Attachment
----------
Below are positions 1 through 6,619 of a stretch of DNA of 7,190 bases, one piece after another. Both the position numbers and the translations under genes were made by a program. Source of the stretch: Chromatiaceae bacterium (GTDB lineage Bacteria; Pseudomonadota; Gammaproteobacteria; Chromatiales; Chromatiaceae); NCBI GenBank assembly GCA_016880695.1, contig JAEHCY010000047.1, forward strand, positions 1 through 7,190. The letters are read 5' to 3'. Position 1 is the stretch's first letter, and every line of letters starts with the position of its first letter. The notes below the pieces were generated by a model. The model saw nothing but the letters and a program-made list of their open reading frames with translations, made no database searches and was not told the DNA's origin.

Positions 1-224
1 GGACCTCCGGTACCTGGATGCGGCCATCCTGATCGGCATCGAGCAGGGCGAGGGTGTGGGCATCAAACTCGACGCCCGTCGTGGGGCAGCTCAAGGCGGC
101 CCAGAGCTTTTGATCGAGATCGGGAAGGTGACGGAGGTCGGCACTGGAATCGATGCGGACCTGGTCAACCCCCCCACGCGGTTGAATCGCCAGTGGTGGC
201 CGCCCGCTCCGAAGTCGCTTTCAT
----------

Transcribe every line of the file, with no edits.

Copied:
Below are positions 1 through 6,619 of a stretch of DNA of 7,190 bases, one piece after another. Both the position numbers and the translations under genes were made by a program. Source of the stretch: Chromatiaceae bacterium (GTDB lineage Bacteria; Pseudomonadota; Gammaproteobacteria; Chromatiales; Chromatiaceae); NCBI GenBank assembly GCA_016880695.1, contig JAEHCY010000047.1, forward strand, positions 1 through 7,190. The letters are read 5' to 3'. Position 1 is the stretch's first letter, and every line of letters starts with the position of its first letter. The notes below the pieces were generated by a model. The model saw nothing but the letters and a program-made list of their open reading frames with translations, made no database searches and was not told the DNA's origin.

Positions 1-224
1 GGACCTCCGGTACCTGGATGCGGCCATCCTGATCGGCATCGAGCAGGGCGAGGGTGTGGGCATCAAACTCGACGCCCGTCGTGGGGCAGCTCAAGGCGGC
101 CCAGAGCTTTTGATCGAGATCGGGAAGGTGACGGAGGTCGGCACTGGAATCGATGCGGACCTGGTCAACCCCCCCACGCGGTTGAATCGCCAGTGGTGGC
201 CGCCCGCTCCGAAGTCGCTTTCAT